For example, if someone expresses confusion about something in the fourth scene, what that may really be telling you is that the questions you have about the dispensation of information in the second scene lead-up could use a look. Or, if six people are telling you how to “fix” that third scene in a particular way, it may not mean huge rewrites– it might just be how everyone is communicating to you that their eye was drawn to something unintended that is distracting and maybe just needs to be taken out so as to not beg the question.

Hopefully, your dramaturg does get to know your goals and how you’re building the piece– and therefore can translate their thoughts (and translate others’) as they relate to your goals. Divergent opinions absolutely may and likely will happen between with your dramaturg– these can be helpful! But if you’re not on the same planet of discussion, the opinions may be too far away for it to be a helpful path to go down. Collaborating is an act of trust after all.

How do I know if the collaboration with my dramaturg was successful?

There’s no black-or-white answer to this. That said, if you feel that the conversations you had with your dramaturg deepened your exploration of the piece, that feels like a successful collaboration. If you want to work with that person again, that feels like a successful collaboration. If your audience is now following storytelling threads that they weren’t before (whether or not they can identify why), that feels like a successful collaboration. And hopefully, your work is closer to your vision than before.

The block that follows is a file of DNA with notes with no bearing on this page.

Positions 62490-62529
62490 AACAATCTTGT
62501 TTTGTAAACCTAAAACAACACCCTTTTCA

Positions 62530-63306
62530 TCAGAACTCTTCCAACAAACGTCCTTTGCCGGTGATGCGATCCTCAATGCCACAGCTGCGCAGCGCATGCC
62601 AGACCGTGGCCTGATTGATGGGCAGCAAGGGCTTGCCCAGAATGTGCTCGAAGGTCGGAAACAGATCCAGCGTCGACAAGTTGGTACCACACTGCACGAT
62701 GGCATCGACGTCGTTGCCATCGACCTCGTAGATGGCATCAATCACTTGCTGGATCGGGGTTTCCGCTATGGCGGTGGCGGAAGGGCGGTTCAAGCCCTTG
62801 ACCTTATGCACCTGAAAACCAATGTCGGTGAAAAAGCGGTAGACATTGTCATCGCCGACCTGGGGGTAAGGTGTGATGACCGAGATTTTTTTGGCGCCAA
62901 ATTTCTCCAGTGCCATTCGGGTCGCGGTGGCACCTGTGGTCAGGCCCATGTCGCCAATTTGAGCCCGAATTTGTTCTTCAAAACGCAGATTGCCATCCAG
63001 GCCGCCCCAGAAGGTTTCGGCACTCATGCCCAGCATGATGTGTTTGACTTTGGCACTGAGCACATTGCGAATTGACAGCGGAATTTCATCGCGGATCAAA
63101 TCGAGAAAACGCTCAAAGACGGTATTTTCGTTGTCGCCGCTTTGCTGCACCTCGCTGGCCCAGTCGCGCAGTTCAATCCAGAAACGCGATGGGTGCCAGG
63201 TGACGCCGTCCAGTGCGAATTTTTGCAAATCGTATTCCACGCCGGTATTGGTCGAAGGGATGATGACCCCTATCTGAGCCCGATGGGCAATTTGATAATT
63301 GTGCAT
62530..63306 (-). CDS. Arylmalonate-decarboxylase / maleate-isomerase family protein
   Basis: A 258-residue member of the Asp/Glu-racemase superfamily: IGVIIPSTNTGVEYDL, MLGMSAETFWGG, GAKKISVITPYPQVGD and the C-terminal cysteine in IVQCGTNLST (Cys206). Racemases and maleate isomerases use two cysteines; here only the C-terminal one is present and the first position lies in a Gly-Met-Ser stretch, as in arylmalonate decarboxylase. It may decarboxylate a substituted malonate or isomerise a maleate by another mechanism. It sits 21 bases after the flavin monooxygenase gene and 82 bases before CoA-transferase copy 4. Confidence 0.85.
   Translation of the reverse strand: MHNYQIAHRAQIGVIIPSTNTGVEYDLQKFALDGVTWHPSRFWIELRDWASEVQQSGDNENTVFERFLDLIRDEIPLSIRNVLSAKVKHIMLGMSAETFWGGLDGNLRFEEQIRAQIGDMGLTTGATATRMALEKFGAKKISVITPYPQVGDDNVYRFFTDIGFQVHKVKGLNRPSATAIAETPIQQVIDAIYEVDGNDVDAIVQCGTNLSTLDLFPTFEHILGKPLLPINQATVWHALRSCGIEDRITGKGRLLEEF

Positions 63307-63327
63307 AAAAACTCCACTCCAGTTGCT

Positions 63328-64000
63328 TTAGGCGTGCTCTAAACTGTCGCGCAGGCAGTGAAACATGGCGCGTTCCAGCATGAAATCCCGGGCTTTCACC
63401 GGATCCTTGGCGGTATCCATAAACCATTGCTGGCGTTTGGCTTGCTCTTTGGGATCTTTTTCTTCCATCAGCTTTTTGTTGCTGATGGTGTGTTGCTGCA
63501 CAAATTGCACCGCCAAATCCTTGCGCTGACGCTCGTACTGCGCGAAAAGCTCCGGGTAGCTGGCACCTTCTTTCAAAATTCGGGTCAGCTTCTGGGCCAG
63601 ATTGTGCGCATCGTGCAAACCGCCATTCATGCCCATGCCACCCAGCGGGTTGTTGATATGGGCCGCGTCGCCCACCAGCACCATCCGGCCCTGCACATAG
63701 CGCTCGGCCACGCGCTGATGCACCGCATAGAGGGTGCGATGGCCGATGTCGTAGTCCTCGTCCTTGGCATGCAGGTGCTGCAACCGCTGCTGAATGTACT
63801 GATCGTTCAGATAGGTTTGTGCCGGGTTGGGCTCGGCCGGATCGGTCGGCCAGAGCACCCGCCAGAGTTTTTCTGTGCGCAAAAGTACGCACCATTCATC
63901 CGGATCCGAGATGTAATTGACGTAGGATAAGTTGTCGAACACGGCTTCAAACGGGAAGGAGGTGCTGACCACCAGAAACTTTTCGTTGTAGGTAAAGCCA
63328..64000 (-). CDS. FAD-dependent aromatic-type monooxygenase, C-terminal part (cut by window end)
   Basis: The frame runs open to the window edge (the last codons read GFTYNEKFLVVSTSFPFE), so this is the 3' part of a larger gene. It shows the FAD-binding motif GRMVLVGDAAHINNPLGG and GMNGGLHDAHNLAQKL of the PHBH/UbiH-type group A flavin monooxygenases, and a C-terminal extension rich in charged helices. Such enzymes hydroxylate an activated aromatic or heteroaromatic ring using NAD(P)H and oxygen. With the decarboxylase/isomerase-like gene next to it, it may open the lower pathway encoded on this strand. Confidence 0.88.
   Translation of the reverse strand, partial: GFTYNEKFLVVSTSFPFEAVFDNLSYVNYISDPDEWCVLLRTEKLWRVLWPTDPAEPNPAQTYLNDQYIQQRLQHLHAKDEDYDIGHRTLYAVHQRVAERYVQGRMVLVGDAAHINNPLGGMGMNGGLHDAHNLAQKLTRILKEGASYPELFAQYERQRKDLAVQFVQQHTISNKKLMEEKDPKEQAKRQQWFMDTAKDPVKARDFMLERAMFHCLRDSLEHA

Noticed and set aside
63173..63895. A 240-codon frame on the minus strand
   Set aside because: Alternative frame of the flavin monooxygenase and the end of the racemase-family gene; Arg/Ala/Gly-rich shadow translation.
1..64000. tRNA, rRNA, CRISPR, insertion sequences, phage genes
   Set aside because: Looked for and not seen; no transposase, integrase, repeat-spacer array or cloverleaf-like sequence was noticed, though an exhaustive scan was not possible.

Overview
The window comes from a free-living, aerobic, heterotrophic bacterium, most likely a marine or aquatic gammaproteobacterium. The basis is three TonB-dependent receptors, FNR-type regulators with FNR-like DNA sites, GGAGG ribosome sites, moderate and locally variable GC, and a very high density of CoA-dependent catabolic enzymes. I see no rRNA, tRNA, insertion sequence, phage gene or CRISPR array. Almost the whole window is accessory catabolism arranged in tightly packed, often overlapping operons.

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Natasha Sinha is a producer and dramaturg, focusing on new plays and new musical work. She is the Associate Director of LCT3/Lincoln Center Theater which exclusively produces premieres (including Disgraced by Ayad Akhtar, Dave Malloy’s Preludes, War by Branden Jacobs-Jenkins, Martyna Majok’s queens, and Antoinette Nwandu’s Pass Over). Natasha is a co-founder of Beehive Dramaturgy Studio, which works with individual generative artists as well as organizations such as Page 73, Musical Theatre Factory, Astoria Performing Arts Center, and New York Musical Theatre Festival. Prior to joining LCT3, she was the Associate Producer at Barrington Stage Company. Natasha is on the Advisory Boards of Musical Theatre Factory and SPACE on Ryder Farm. She has served as a judge on award committees, taught classes, and curated events focused on inclusivity.

Broadway Grosses w/e 6/10/2018: A Pre-Tonys Pick-Me-Up

The following are the Broadway grosses for the week ending June 10, 2018.
The Broadway grosses are courtesy of The Broadway League
Read more here: